A Look at Different Decision-Making Styles
There are few decisions as complex and emotional as deciding to divorce. At the root of many divorces is the couple’s different communication approaches, which are often directly related to their decision-making style.[i] If the parties had a difficult time communicating during the marriage, it is logical they will have a difficult time communicating while dissolving their marriage. “When making a decision, we form opinions and choose actions via mental processes which are influenced by biases, reason, emotions, and memories.”[ii]
In the case of divorce, for some, they can only reach decisions by taking their time to analyze and discuss every angle, while for others the decision comes easily based on nothing but a gut feeling. For example, one spouse may want to rehash a disagreement over and over while the other person simply can’t talk about it anymore, leading the first to desire extended time to discuss and contemplate, while the second has shut down.
Four different types of decision-making styles have been identified:
Directive, characterized as a rapid decision-maker who prefers simple structure clear solutions. Their weakness tends to be a lack of interest in receiving advice and not wanting to consider options.
Analytical, characterized as a decision-maker who is comfortable with ambiguity and has the skills to carefully analyze options before making a decision. Their weakness tends to be not making timely decisions.
Conceptual, characterized as being comfortable with ambiguity, these decision-makers are able to recognize underlying problems and apply creative problem-solving skills to consider bigger holistic options. Their weakness tends to be committing to a decision.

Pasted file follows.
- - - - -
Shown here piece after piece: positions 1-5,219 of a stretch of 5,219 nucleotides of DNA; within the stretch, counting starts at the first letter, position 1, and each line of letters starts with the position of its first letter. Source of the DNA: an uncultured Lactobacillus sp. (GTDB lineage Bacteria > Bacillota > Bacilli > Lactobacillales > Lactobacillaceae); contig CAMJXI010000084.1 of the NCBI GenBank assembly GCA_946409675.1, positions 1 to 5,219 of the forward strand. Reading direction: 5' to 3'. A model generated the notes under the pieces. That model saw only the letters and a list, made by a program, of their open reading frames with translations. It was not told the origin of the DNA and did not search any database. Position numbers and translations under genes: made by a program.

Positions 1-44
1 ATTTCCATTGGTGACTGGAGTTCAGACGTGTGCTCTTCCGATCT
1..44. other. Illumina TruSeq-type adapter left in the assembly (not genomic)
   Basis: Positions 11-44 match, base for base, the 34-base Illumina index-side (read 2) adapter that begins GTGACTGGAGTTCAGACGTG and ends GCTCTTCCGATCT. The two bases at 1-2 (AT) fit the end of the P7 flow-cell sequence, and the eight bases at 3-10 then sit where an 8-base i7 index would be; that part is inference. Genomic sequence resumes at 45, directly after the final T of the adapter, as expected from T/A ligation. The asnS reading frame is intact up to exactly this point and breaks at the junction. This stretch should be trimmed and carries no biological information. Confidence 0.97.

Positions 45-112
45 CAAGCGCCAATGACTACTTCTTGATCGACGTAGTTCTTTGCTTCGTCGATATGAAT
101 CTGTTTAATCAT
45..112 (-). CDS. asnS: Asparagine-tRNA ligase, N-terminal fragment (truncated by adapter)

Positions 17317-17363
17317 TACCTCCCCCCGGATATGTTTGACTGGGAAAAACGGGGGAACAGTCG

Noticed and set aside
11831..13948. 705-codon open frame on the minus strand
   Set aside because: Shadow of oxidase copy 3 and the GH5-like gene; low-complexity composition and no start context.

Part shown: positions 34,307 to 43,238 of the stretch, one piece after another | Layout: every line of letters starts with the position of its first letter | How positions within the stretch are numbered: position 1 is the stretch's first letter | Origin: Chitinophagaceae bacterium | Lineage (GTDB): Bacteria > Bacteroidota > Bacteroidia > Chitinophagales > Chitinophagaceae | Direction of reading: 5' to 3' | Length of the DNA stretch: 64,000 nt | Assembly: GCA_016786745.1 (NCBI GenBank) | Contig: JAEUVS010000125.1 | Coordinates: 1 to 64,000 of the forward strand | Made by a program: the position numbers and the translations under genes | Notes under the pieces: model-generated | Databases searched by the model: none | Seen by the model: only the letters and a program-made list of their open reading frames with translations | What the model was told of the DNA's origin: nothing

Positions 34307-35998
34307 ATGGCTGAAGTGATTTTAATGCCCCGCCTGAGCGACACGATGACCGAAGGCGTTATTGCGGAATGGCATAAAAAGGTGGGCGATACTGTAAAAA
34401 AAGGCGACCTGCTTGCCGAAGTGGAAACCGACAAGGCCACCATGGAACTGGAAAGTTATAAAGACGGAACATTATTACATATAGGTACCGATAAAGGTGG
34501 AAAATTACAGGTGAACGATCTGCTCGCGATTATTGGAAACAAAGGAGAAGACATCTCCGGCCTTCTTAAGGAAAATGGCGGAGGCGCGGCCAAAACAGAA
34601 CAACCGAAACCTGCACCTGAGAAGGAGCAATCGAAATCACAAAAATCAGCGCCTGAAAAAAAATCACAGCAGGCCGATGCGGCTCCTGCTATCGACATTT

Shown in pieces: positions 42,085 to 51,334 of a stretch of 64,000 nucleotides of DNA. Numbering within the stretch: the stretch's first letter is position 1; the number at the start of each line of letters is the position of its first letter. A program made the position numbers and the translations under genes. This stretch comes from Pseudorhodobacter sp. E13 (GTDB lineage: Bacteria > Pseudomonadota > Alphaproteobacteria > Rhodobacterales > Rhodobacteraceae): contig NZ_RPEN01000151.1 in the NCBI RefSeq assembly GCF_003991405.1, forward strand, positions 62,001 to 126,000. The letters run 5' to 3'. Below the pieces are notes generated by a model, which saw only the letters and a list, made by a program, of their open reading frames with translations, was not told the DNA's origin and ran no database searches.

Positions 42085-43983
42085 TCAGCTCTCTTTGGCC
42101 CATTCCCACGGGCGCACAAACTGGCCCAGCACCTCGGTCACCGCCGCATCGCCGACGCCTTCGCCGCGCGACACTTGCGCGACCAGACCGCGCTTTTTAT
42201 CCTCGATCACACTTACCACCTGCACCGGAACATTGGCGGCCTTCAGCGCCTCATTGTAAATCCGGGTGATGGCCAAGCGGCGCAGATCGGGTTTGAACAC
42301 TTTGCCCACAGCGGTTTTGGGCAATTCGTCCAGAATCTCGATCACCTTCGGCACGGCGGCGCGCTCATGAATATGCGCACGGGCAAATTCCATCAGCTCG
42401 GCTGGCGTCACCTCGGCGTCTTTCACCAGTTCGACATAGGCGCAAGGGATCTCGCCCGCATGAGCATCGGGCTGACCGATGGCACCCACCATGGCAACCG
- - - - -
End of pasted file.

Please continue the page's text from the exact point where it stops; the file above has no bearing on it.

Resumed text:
Behavioral, characterized as ‘people-pleasers’, these decision-makers seek input, advice, and buy-in from others. Their weakness tends to be not trusting their own decision.
The four styles presented illustrate the need for each person to process information in a way that is comfortable for them. In mediation, it is often infuriating to one side when the other side cannot agree hours into the process. This scenario undoubtedly leads to frustration for the party who is ready to finalize the terms.
It is therefore important to remind your clients that each person is unique in their decision-making style. They can reflect on their partner’s style during the marriage and dismiss expectations that these big decisions about their future will be made in a different manner. Just as the final settlement will be unique to every couple, the way each person arrives at the final settlement is also unique to each individual. By staying focused on the goal and allowing each person to operate in their own (managed) timeframe and comfort level, parties will generally reach a resolution in mediation.[i] www.psychologytoday.com/us/blog/life-without-anxiety/201704/the-divorce-decision [ii] www.psychologytoday.com/us/basics/decision-making